� 2. sp3 = ½ s - ½ px + ½ py - ½ pz

� 3. sp3 = ½ s + ½ px - ½ py - ½ pz

� 4. sp3 = ½ s + ½ px + ½ py + ½ pz

Linear Combination of Atomic Orbitals

Scalar product:

(n.sp3; m.sp3) = 0

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Hybridization visualisation

� http://www.mhhe.com/physsci/chemistry/essentialchemistry/flash/hybrv18.swf

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Physics PY4118Physics of Semiconductor Devices

Semiconductor Crystals

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PY4118 Physics of Semiconductor Devices

Crystals

The language used for crystals is required: � To describe semiconductors� To understand details of band structure� To design certain types of devices

� Will revisit during discussion on symmetry

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PY4118 Physics of Semiconductor Devices

Coláiste na hOllscoile Corcaigh, Éire University College Cork, Ireland

Valence e’s for “main group” elements

PY4118 Physics of Semiconductor Devices

Group 4 Semiconductors

Si atom

(ground state)

En

ergy

2s

3p

3s

sp3

2s

sp3

2s

Si atom

(hybridized state)

Si crystal

Si-Si bonds

4 sp3 orbitals formed

3s23p2

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III-V Semiconductors

Ga atom

(hybridized state)

En

ergy

sp3

3s

sp3

3s

As atom

(hybridized state)

GaAs crystal

Ga-As bonds

3 sp3 orbitals formed

sp3

3s

4 sp3 orbitals formed

4s24p1 4s24p3

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Zincblende (diamond structure)

Si, Ge, GaAs, InP, etc.Diamond: The 2 atoms are the same. Zincblende: The 2 atoms are different.

Coláiste na hOllscoile Corcaigh, Éire University College Cork, Ireland 2.22

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PY4118 Physics of Semiconductor Devices

Wurtzite (hexagonal structure)

GaN, AlN etc. (semiconductors for blue lasers)

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Survey of Solid State Physics

Taken from:� EP364 Solid State Physics

Prof.Dr. Beşire GÖNÜL

� A link is provided, please look over for a description of the crystal lattice

� Now a very short summary…

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25

CRYSTAL LATTICE

What is crystal (space) lattice?

In crystallography, only the geometrical properties of the crystalare of interest, therefore one replaces each atom by ageometrical point located at the equilibrium position of that atom.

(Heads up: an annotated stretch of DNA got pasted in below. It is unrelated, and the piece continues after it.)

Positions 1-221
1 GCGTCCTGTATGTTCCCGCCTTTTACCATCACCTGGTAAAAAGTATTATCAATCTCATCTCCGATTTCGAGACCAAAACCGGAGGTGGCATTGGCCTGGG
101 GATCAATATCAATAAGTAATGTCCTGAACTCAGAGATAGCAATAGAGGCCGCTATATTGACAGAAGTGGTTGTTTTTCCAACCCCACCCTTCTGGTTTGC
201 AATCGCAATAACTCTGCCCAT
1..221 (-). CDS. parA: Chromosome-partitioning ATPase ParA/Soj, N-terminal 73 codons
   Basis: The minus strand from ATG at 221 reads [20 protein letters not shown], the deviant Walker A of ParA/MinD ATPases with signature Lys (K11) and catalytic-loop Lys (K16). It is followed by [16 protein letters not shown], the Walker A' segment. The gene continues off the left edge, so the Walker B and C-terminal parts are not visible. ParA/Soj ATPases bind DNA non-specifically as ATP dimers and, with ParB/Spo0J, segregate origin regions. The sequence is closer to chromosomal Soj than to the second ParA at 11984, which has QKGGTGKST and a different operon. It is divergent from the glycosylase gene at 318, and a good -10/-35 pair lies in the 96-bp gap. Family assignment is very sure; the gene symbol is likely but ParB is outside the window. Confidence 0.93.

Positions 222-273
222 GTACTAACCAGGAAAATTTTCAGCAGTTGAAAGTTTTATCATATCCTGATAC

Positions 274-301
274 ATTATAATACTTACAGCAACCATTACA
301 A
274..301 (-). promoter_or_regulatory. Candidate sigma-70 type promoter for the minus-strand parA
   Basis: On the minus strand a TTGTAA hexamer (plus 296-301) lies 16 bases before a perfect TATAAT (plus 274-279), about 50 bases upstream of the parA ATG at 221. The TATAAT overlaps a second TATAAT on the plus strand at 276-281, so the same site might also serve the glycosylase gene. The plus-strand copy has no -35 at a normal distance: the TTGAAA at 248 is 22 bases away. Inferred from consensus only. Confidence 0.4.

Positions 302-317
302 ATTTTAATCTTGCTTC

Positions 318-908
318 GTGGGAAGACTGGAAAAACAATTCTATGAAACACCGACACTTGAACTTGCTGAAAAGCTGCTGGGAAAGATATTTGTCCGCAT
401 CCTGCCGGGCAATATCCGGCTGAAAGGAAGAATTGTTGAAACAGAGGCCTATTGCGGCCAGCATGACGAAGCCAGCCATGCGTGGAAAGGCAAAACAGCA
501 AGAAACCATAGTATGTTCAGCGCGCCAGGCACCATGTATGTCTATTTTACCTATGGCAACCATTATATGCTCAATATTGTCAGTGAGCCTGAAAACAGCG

Platinum Platinum surface Crystal lattice and structure of Platinum

26

Crystal Structure

� Crystal structure can be obtained by attaching atoms, groupsof atoms or molecules which are called basis (motif) to thelattice sides of the lattice point.

Crystal Structure = Crystal Lattice + Basis

A two-dimensional Bravais lattice with

different choices for the basis

27

28

Types Of Crystal Lattices

1) Bravais lattice is an infinite array of discrete points with anarrangement and orientation that appears exactly the same,from whichever of the points the array is viewed. Lattice isinvariant under a translation.

Nb film

29

Translational Lattice Vectors – 2D

A space lattice is a set of points such thata translation from any point in the latticeby a vector;

Rn = n1 a + n2 b

locates an exactly equivalent point, i.e. apoint with the same environment as P .This is translational symmetry. Thevectors a, b are known as lattice vectorsand (n1, n2) is a pair of integers whosevalues depend on the lattice point.

P

Point D(n1, n2) = (0,2)

Point F (n1, n2) = (0,-1)Coláiste na hOllscoile Corcaigh, Éire University College Cork, Ireland

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� The two vectors a and bform a set of lattice vectorsfor the lattice.

� The choice of lattice

vectors is not unique.Thus one could equally welltake the vectors a and b’ asa lattice vectors.

Lattice Vectors – 2D

31

Lattice Vectors – 3D

An ideal three dimensional crystal is described by 3fundamental translation vectors a, b and c. If there is a latticepoint represented by the position vector r, there is then also alattice point represented by the position vector where u, v and ware arbitrary integers.

r’ = r + u a + v b + w c

32

Unit Cell in 2D

� The smallest component of the crystal (group of atoms, ionsor molecules), which when stacked together with puretranslational repetition reproduces the whole crystal.

S

a

b

S

S

S

S

S

S

S

S

S

S

S

S

S

S

33

Unit Cell in 2D

� The smallest component of the crystal (group of atoms, ionsor molecules), which when stacked together with puretranslational repetition reproduces the whole crystal.

S

S

The choice of unit cell

is not unique.

a

Sb

S

34

2D Unit Cell example -(NaCl)

We define lattice points ; these are points with identical

environments

35

Choice of origin is arbitrary - lattice points need not be atoms - but unit cell size should always be the same.

36

This is also a unit cell -it doesn’t matter if you start from Na or Cl

37

- or if you don’t start from an atom

38

This is NOT a unit cell even though they are all the same - empty space is not allowed!

39

Unit Cell in 3D

40

Three common Unit Cell in 3D

41

UNIT CELL

Primitive Conventional & Non-primitive

� Single lattice point per cell� Smallest area in 2D, or�Smallest volume in 3D

� More than one lattice point per cell� Integral multiples of the area of

primitive cell

Body centered cubic(bcc)

Conventional ≠ Primitive cell

Simple cubic(sc)Conventional = Primitive cell

42

The Conventional Unit Cell

� A unit cell just fills space whentranslated through a subset ofBravais lattice vectors.

� The conventional unit cell ischosen to be larger than theprimitive cell, but with the fullsymmetry of the Bravais lattice.

� The size of the conventional cell isgiven by the lattice constant a.

43

Primitive and conventional cells of FCC

44

� A primitive unit cell is made of primitivetranslation vectors a1 ,a2, and a3 such thatthere is no cell of smaller volume that canbe used as a building block for crystalstructures.